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The National Gender and Equality Commission joins the global community in marking the 30th anniversary of the 16 Days of Activism against Gender-Based Violence (GBV) under the 2021 campaign theme, “Orange the World: END VIOLENCE AGAINST WOMEN”.

GBV is one of the most pervasive violations of human rights and a major threat to the advancement of personal growth and development of women and girls across the world. The World Health Organization (WHO) estimates that 1 in 3 women, across the world, have been subjected to some form of violence in their lifetime. This range from physical harm, sexual intimate partner violence, and non-partner sexual violence.  The Kenya 2019 Violence against Children Survey (VAC) Report. shows worrying trends of increase in physical and sexual violence directed to adolescent girls aged 13-17. The study estimated that childhood violence is affecting slightly over one-half of children in Kenya. Physical violence is the most common form of childhood violence and is most commonly perpetrated by parents, guardians and caregivers.

The consequences of GBV on children and the diverse categories of women and girls especially those with disabilities, from poor households, and those without income are grave. Other than fatalities and disabilities, violence exposes them to bodily harm, unintended pregnancies, low self-esteem and worth, exposure to infections, and depression among other complexities.

In Kenya, GBV has been used as a ‘tool’ to intimidate and prevent women from gainful involvement in labour opportunities, production, management of the environment, schooling, participation in political processes, and career progression. Both visible and invisible forms of violence are common in Kenya, with the latter becoming more prevalent with advancements in technology and communications.  Sexual harassment at the workplace, intimate partner violence, trafficking of women and girls, cyber and online bullying, femicide, insults and use of vulgar language, the radicalization of women and girls, Female Genital Mutilation (FGM), child/teenage pregnancies are common forms and types of violence reported in Kenya.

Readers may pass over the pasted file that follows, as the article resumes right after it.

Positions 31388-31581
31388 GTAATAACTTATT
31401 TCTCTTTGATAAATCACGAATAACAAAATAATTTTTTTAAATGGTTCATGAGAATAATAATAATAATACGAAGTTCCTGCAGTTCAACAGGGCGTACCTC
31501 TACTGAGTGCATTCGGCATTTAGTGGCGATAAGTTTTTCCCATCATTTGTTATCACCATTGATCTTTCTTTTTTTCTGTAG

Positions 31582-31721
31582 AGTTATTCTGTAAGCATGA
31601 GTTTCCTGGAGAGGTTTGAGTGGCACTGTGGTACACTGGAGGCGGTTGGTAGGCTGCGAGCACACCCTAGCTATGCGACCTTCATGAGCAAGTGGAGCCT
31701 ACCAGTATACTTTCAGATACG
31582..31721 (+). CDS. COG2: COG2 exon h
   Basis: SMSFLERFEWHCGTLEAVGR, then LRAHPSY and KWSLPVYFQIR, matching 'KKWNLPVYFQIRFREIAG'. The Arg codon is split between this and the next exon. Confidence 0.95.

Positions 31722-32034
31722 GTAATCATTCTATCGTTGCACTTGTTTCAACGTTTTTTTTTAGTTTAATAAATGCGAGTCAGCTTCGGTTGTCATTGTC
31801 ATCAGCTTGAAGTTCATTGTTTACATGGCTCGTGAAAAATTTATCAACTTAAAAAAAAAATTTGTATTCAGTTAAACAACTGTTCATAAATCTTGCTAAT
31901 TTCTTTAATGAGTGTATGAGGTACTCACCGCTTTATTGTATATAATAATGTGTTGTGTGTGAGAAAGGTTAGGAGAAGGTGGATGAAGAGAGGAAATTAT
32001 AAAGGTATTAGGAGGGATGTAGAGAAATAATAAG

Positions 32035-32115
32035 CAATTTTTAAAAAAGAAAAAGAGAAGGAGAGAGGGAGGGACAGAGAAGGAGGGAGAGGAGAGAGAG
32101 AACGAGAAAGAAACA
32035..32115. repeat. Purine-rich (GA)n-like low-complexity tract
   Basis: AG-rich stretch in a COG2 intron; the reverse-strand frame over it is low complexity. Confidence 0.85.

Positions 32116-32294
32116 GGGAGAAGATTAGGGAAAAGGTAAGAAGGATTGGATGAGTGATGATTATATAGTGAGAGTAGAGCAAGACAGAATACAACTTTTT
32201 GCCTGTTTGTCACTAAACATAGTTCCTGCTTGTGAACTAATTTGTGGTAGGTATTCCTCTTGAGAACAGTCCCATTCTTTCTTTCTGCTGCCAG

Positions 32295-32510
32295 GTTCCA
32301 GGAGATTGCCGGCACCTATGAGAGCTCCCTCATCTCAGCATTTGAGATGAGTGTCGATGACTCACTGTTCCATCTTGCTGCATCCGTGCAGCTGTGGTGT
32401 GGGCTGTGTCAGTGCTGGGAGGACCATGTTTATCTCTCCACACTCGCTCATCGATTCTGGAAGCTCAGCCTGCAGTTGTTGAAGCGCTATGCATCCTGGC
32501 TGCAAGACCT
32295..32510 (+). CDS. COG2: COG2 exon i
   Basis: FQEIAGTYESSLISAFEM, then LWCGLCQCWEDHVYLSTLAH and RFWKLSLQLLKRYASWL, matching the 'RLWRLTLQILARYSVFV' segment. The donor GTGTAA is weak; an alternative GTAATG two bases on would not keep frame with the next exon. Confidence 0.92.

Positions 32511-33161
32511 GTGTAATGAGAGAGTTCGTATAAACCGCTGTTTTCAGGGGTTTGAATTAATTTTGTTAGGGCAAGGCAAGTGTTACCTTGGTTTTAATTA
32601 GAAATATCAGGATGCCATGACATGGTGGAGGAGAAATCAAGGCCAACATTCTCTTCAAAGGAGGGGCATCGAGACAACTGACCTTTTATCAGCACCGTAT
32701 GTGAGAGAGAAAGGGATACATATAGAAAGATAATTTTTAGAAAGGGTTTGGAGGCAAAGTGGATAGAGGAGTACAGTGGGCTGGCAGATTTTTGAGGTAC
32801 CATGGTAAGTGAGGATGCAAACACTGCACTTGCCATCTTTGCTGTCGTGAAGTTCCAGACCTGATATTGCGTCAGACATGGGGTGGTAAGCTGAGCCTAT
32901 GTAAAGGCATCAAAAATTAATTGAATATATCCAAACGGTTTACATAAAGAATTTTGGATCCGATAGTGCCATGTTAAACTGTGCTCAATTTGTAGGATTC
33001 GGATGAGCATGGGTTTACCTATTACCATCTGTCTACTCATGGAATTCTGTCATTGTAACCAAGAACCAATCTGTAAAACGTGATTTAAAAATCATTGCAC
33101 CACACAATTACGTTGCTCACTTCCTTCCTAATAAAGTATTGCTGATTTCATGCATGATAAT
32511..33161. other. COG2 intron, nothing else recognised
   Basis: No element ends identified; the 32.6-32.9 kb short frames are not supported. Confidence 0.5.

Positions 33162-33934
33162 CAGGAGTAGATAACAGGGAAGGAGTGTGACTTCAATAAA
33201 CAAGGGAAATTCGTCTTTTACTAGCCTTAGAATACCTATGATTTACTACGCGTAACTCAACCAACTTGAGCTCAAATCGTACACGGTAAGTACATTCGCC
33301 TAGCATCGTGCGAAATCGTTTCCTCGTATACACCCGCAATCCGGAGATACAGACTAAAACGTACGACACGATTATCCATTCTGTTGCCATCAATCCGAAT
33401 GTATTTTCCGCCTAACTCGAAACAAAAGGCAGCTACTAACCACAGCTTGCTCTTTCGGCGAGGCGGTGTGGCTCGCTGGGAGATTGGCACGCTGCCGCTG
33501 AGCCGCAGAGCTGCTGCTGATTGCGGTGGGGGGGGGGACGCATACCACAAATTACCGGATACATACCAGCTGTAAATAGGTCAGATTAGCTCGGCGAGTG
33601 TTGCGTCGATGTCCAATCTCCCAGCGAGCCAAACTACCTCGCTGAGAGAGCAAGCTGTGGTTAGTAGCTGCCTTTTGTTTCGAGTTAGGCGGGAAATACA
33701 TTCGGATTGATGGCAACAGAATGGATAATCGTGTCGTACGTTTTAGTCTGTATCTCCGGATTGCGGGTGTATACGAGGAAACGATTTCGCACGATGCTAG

Studies show that incidences and prevalence of GBV increase rapidly during times of war, conflict, pandemics, and elections. In Kenya for example, GBV increased during peak seasons of COVID-19 mainly due to restrictions in movement, closure of schools, the collapse of livelihoods and loss of survival opportunities. As the country recovers from this pandemic, we anticipate recording reduced cases of violence directed to girls, women, and other vulnerable groups.


The raging drought now reported in 23 counties of Kenya is also a major driver of GBV. As communities and families lose their livelihoods, suffer hunger and food insecurity, experience weak or broken family structures, suffer intermittent conflicts, and children drop from schools, women and girls suffer most. They get engaged in forced prostitution, despair, forced labour, work for little or no pay, and other forms of exploitation. The Commission notes that the current drought management program directed to the affected counties and spearheaded by the national and county governments have an opportunity to mainstream and integrate GBV prevention, response and management initiatives.